Sen. Bob Bennett will endorse Tim Bridgewater in GOP primary race to replace him
SALT LAKE CITY — Sen. Bob Bennett, R-Utah, will endorse Tim Bridgewater, one of the candidates who ended his bid for a fourth term in the U.S. Senate.
Bridgewater and Mike Lee defeated Bennett at the state Republican Party Convention last month and will face each other in the party's primary June 22.
Bennett was originally expected to be in Utah on Friday to make the announcement, but it has been rescheduled for Monday, sources told the Deseret News.
Bridgewater, who was in Washington, D.C., earlier this week, stopped short Thursday of confirming he had secured Bennett's support.
"I hope by Monday we have a lot of endorsements, from grass-roots workers in the party, to elected officials throughout the state," Bridgewater said.
Bennett's backing, he said, "would send a message that even though we were rivals in the election and I won a strong majority of delegate support, he would agree I ran a respectful race."
Although Bennett's ouster marked the first time in 70 years that a Utah party has dropped an incumbent, Bridgewater said the outgoing senator is now seen as "a senior statesman" who wants what is best for Utah.
Bridgewater said adding Bennett's endorsement to a list that includes another unsuccessful rival for the nomination, Cherilyn Eagar, will inspire confidence in his campaign "so we can have a strong push the last week of the election."
That push will include Bridgewater's first television commercial, scheduled to begin airing Friday. His primary opponent, Lee, has been running ads on TV for more than a week.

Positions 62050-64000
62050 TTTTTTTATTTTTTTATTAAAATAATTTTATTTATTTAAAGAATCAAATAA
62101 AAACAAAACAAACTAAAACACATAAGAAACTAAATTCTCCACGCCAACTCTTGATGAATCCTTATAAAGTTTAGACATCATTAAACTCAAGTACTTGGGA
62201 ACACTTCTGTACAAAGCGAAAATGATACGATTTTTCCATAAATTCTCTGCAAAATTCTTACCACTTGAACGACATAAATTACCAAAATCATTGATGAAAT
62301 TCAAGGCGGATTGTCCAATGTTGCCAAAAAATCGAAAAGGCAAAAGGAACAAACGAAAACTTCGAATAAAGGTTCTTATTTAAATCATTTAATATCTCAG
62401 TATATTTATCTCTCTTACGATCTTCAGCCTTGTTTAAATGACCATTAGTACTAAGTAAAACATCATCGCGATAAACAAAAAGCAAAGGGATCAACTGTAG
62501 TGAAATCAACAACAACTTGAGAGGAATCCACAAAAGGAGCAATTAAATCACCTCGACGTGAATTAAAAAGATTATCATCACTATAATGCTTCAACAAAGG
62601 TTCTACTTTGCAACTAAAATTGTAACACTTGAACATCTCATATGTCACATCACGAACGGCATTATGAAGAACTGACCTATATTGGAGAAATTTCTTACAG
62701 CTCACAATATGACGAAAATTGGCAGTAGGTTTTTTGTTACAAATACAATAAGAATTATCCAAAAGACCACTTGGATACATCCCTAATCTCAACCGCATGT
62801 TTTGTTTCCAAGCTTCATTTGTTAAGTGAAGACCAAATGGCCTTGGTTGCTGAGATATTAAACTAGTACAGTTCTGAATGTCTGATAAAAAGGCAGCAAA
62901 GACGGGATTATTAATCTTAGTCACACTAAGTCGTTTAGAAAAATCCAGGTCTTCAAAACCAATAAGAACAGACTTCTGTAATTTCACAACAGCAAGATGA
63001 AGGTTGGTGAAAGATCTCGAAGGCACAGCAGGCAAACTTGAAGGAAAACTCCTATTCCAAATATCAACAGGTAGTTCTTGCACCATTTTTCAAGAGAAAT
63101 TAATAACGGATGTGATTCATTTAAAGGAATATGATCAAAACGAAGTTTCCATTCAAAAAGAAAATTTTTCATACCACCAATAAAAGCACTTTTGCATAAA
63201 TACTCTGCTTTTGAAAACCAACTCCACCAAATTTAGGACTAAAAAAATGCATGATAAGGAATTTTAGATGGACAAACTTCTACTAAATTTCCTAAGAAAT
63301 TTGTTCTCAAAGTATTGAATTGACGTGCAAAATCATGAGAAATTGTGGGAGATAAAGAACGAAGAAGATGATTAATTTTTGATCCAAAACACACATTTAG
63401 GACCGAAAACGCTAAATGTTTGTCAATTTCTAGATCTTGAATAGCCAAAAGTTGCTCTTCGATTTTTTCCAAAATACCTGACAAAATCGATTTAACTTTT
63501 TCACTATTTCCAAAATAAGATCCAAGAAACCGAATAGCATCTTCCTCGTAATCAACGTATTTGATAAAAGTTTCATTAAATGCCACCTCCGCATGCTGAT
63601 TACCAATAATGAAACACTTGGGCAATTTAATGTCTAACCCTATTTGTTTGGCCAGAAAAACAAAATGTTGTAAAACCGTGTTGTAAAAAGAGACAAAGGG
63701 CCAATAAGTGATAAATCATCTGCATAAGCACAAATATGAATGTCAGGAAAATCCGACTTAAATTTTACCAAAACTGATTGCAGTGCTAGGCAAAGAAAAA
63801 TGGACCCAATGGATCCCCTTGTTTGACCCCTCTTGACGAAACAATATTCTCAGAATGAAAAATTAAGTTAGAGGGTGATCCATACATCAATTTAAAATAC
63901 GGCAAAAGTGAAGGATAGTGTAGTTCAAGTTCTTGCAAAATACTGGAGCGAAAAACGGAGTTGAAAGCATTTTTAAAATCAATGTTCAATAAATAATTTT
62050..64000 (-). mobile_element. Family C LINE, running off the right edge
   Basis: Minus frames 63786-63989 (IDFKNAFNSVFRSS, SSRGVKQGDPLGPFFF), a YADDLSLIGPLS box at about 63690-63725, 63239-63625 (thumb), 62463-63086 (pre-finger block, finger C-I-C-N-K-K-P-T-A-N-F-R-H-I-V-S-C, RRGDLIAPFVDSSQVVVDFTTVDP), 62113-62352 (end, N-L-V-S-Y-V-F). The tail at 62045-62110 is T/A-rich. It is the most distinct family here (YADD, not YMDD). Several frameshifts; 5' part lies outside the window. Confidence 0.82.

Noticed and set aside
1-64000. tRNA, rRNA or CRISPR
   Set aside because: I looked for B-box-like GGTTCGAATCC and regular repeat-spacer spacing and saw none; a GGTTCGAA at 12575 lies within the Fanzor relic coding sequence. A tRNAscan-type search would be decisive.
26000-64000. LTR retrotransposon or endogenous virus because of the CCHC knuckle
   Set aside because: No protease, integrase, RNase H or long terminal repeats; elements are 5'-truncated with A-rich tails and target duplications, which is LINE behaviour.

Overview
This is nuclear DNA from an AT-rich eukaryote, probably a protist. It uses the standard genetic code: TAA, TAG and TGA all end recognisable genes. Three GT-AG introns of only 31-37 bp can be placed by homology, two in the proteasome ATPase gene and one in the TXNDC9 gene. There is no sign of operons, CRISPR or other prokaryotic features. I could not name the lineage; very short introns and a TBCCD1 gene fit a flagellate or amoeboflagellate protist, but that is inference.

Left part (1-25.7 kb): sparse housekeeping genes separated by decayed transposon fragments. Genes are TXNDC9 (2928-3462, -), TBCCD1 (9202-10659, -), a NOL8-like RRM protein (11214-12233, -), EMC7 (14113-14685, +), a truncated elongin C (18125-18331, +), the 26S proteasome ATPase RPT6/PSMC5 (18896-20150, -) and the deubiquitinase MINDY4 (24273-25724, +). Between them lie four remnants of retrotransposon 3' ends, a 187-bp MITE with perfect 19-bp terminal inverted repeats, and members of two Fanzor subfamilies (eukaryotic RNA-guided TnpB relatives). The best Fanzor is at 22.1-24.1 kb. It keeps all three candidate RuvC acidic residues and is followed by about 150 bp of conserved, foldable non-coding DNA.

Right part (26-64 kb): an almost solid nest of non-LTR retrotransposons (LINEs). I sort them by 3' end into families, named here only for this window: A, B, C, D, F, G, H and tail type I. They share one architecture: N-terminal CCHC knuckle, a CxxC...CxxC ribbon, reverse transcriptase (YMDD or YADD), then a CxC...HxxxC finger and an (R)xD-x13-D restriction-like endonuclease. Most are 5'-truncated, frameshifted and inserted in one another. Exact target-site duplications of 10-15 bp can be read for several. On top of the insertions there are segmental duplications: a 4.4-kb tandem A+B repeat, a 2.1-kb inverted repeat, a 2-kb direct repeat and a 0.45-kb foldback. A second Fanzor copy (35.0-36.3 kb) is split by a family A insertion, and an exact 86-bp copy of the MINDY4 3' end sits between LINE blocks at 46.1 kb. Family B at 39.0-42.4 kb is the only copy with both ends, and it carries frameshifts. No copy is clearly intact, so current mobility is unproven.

University of Utah political science professor Matthew Burbank said it's not clear whether Bennett's decision to weigh in on the race will help or hurt Bridgewater.
The Bennett endorsement lends credibility to Bridgewater's campaign and can help voters distinguish between two seemingly similar candidates, Burbank said.
But, he added, Lee could exploit the endorsement to suggest he's the candidate who better represents change in Washington.
"What remains unclear is whether that's a big concern of Republican primary voters," Burbank said. "There's an awful lot of uncertainty now about what's going to happen with this primary."
Lee's campaign manager, Jonathan Reid, said Bennett's endorsement of Bridgewater will be an issue — but he's not sure how much it will matter.
"We didn't ever seek his endorsement," Reid said. "We each have our own endorsements, so I won't say it's irrelevant, but I think it becomes less relevant as we move closer to the final vote. What's more important to voters is their stands on the issues and their professional backgrounds."
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